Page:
Routine gastric residual volume monitoring remains common in nursing practice. However, current evidence supports using a focused nursing assessment to identify signs and symptoms of enteral feeding intolerance such as abdominal pain, abdominal distension, and vomiting.

Local Problem

At the author’s institution, nurses and other clinicians began reporting inconsistencies in gastric residual volume monitoring along with frequent interruptions in the delivery of enteral nutrition.


The quality improvement project included patients in the medical intensive care unit receiving enteral nutrition. Gastric residual volume monitoring was eliminated. Instead, enteral nutrition was suspended on the basis of signs and symptoms of enteral feeding intolerance. Multimodal education was provided to nurses, nurse practitioners, and physicians caring for these patients. Formative evaluation occurred via staff rounds, summative evaluation occurred through a staff survey, and nutritional adequacy was evaluated by tracking patient weight.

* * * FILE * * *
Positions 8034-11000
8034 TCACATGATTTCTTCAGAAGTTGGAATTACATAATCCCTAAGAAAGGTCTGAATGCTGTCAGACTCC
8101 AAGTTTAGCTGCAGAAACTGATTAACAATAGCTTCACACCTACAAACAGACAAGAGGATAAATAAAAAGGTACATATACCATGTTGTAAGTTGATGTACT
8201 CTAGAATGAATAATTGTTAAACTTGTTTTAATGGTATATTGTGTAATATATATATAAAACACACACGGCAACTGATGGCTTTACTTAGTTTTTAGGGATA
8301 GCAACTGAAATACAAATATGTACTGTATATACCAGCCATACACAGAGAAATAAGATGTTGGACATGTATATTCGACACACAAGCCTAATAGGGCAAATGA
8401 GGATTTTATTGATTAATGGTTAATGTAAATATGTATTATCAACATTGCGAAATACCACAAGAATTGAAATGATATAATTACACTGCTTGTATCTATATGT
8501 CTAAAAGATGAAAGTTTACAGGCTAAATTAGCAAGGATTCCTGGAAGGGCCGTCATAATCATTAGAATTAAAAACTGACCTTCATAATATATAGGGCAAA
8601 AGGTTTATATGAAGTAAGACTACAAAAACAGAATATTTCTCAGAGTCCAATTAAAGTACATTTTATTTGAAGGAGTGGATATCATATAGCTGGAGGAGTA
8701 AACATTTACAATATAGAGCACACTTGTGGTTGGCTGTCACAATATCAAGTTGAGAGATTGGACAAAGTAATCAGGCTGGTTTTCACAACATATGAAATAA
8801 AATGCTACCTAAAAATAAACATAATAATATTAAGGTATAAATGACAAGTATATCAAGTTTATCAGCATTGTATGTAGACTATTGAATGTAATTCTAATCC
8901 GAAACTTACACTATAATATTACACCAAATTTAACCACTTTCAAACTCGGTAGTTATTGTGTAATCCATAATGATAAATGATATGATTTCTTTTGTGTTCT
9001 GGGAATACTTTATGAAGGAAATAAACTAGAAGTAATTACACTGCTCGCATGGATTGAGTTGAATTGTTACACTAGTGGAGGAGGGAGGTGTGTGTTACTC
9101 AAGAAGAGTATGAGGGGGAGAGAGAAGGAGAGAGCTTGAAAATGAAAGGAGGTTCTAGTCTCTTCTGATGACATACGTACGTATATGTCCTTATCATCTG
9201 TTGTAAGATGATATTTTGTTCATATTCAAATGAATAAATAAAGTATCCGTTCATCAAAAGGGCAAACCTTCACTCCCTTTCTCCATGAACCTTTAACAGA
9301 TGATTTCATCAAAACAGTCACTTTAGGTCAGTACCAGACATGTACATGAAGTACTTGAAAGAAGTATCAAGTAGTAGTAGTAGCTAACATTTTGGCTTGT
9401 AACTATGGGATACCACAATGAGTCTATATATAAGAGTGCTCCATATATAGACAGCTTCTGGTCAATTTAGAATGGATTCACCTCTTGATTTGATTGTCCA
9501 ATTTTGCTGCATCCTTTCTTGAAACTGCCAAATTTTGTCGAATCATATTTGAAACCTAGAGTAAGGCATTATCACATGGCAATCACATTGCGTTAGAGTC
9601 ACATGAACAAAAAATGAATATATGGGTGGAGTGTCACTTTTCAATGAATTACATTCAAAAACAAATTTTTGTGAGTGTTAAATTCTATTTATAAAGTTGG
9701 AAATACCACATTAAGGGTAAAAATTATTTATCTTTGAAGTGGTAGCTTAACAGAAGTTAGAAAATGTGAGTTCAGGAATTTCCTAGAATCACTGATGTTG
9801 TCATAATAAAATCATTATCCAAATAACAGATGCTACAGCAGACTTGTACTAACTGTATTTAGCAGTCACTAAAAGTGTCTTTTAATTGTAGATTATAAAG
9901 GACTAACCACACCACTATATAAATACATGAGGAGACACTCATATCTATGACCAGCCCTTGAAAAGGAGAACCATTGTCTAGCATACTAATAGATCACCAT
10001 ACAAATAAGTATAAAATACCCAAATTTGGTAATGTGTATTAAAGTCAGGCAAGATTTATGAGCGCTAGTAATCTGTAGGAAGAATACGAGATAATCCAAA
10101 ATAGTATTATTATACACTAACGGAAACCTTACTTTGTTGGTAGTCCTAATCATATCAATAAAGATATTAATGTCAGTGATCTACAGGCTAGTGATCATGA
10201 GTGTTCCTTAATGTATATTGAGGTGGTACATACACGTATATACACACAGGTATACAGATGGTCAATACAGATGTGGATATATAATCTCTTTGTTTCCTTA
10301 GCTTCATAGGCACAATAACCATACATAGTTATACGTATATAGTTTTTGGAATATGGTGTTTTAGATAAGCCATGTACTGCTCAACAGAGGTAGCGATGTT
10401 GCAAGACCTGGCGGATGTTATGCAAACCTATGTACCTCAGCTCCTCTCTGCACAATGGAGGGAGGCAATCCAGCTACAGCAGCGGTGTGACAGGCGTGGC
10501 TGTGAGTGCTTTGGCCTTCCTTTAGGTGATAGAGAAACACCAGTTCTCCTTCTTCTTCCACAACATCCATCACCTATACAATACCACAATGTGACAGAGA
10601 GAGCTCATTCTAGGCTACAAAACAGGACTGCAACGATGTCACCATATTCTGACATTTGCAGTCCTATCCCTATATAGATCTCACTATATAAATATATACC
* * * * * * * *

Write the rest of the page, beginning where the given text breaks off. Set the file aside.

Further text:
The 6-week project included 37 patients on the medical intensive care unit service. Of these patients, 28 gained weight; the mean change in weight was +6.2%. The practice change was well perceived by staff and is now an established part of care for any patient receiving enteral feedings at the study hospital.


The deimplementation of routine gastric residual volume monitoring is supported by evidence. Use of a focused gastrointestinal nursing assessment to identify enteral feeding intolerance is safe, feasible, and effective and improves nutrition delivery and nurses’ workflow.

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